The creditor can place a garnishment on your bank account. This effectively freezes the account. The garnishment amount is generally twice what you owe on the underlying debt. Any funds in the account at the time the garnishment is placed and any funds placed into the account after the garnishment is placed can be seized by the entry of a turnover order. The bank will not pay the creditor the difference between what you owe under the order and the amount of funds currently available in your account.
Your bank will charge you fees for the garnishment being placed, and may charge you fees because the garnishment will act the same way as a debit which even if rejected by the bank has caused a negative balance. Usually the bank will pay itself the fees it charges before turning over funds, but if you do not have enough in the account to cover the fees the bank will expect you to provide funds to correct your balance.
As a general principle of law, someone with a court order entitling them to take money from someone else's bank account to satisfy a judgment can only take what's there. Otherwise, they'd be taking assets that belong, not to you, but to the bank!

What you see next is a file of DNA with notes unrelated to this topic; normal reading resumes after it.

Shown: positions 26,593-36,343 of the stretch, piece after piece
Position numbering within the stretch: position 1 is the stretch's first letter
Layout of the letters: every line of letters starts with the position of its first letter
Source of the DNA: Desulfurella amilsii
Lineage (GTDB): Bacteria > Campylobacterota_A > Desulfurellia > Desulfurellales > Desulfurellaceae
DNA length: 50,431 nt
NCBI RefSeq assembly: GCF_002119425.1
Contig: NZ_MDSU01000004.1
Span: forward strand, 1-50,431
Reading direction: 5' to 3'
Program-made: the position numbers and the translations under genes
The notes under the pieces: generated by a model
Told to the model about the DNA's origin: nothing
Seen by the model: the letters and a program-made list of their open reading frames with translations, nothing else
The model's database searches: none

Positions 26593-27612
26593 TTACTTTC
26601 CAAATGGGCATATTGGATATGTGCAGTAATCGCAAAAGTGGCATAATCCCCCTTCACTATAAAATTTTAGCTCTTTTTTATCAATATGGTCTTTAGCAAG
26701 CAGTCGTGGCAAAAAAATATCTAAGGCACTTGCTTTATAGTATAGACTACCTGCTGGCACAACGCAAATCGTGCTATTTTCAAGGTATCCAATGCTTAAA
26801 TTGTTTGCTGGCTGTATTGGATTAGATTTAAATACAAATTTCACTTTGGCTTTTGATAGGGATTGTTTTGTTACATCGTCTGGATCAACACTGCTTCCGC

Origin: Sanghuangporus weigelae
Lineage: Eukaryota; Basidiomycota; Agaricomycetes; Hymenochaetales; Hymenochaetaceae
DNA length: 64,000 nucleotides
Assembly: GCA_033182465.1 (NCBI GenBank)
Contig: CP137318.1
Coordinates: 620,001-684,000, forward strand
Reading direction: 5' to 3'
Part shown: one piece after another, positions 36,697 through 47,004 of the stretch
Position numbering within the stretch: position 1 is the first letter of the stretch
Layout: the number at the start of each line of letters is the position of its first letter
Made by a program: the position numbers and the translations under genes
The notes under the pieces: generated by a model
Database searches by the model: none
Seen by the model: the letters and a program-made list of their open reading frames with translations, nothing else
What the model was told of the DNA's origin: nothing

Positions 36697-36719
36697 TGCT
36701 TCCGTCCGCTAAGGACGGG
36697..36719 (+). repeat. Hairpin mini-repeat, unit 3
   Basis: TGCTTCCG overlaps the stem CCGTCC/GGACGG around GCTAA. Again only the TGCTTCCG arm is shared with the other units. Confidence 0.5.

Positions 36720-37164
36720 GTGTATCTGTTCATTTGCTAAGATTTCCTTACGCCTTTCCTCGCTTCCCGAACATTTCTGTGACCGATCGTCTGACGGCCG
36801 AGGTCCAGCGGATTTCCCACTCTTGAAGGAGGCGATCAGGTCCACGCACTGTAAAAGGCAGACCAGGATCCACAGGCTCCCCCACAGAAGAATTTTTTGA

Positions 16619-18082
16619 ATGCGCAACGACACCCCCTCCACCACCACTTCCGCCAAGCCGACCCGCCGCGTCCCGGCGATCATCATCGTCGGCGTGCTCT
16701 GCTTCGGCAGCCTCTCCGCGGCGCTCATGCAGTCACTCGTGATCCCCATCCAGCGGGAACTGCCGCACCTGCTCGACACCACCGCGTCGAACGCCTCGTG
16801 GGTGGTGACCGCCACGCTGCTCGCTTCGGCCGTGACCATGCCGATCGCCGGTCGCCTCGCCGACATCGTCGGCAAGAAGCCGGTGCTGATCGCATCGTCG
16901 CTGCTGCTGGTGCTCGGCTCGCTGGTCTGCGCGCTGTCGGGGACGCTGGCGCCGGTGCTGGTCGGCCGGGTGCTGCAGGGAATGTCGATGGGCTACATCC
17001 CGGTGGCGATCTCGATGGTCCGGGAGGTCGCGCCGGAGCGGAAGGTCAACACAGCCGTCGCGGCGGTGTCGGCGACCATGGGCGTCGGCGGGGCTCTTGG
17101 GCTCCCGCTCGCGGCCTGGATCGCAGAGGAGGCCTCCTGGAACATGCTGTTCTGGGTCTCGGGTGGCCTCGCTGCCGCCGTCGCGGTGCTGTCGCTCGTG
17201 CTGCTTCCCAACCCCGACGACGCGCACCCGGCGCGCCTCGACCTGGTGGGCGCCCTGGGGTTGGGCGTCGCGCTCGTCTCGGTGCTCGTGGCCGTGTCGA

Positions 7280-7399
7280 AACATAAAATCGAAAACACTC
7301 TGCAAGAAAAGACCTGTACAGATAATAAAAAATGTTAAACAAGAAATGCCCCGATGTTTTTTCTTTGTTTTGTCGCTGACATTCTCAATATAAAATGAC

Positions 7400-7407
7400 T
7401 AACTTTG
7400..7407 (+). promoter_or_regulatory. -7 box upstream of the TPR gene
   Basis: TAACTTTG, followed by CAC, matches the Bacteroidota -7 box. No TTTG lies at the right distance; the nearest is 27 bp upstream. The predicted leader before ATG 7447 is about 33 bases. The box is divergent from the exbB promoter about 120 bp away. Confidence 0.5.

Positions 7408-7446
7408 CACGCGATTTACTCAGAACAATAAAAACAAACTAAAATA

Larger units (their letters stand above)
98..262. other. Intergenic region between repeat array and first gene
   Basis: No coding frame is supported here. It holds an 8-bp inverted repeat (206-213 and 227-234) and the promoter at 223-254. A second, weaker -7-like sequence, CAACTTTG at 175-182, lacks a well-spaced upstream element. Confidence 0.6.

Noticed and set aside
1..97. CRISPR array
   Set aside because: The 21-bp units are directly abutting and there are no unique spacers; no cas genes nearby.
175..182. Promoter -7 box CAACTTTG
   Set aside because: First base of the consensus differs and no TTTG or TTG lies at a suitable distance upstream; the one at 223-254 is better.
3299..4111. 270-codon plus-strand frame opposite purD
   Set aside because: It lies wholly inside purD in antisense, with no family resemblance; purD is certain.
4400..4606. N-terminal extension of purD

Of course, the bank may assess fees in accordance with its agreement with the depositor, and the assessment of those fees may have nothing to do with what's in the account, so if the account is hit with fees once the debt collectors take what's in it, it may become overdrawn.
Not legal advice as I don't practice law in Illinois. It's just my two cents on the facts you describe in light of general principles of law. If you need legal advice, please consult a lawyer who holds Illinois licensure. That's not me.
They can take whatever is in the account, once they have a turnover order from the court. You will still owe the balance.
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Think about claiming a wildcard exemption for the amount in your bank account to protect those funds.
The information in this answer is not intended as legal advice nor do I intend to create an attorney-client relationship with any reader simply by answering this question or contributing as a member of AVVO.